STARKVILLE, Miss. (WJTV) – Staff with the Mississippi State University (MSU) Extension Service are asking Mississippians to report dying sassafras trees.

Some sassafras trees are showing signs of dieback. They’re suspected of having laurel wilt, a disease caused by a fungus that’s already proven deadly to the state’s rebay trees. The fungus is carried by the redbay ambrosia beetle, an invasive species native to Asia.

Laurel wilt and the redbay ambrosia beetle were first detected in Mississippi in 2009. The beetle and the fungus it carries have caused extensive mortality to redbay trees across Mississippi, as well as in South Carolina, Georgia and Florida.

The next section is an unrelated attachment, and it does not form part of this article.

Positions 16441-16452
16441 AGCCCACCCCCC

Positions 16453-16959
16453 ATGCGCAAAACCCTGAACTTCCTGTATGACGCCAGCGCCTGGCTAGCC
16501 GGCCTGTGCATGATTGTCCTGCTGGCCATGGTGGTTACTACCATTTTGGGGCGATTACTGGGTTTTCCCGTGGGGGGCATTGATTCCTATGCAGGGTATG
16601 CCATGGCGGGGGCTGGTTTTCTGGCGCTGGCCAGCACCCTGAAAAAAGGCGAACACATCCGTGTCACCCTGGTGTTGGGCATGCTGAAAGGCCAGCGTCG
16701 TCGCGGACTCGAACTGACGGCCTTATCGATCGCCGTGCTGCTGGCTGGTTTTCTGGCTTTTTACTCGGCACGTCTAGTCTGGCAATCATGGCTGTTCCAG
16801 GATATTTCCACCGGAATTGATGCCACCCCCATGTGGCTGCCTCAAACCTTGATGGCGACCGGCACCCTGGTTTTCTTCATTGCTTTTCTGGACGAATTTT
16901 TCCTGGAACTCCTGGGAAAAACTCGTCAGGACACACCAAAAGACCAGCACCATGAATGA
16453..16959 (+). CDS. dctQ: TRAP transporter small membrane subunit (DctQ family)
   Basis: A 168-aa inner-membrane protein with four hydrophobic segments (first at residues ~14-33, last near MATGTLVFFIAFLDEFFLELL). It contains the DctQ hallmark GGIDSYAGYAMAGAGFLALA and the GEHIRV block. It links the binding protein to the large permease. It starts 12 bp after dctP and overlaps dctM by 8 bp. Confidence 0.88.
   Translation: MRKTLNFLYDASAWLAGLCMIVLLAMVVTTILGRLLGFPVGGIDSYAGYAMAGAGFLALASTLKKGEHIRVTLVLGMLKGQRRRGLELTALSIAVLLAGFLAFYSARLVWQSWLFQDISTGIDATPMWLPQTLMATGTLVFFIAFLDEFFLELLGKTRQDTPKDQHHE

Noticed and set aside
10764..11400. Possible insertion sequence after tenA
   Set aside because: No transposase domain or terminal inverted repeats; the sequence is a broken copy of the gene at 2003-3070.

In July, the MSU Extension Service Plant Diagnostic Laboratory was contacted about sassafras trees dying from what is suspected to be laurel wilt.

John Riggins, a professor of forest entomology at MSU, said the assumption is that once it ran out of redbay or moved north of redbay territory, it would wipe out the sassafras trees.

“I’m sure it is extensive in sassafras in Mississippi by now, but unless people report it, we have no way to confirm and track it,” he said.

Anyone who notices a plant or tree with an apparent problem is encouraged to contact their local county Extension agent or the Mississippi Department of Agriculture, Bureau of Plant Industry for assistance.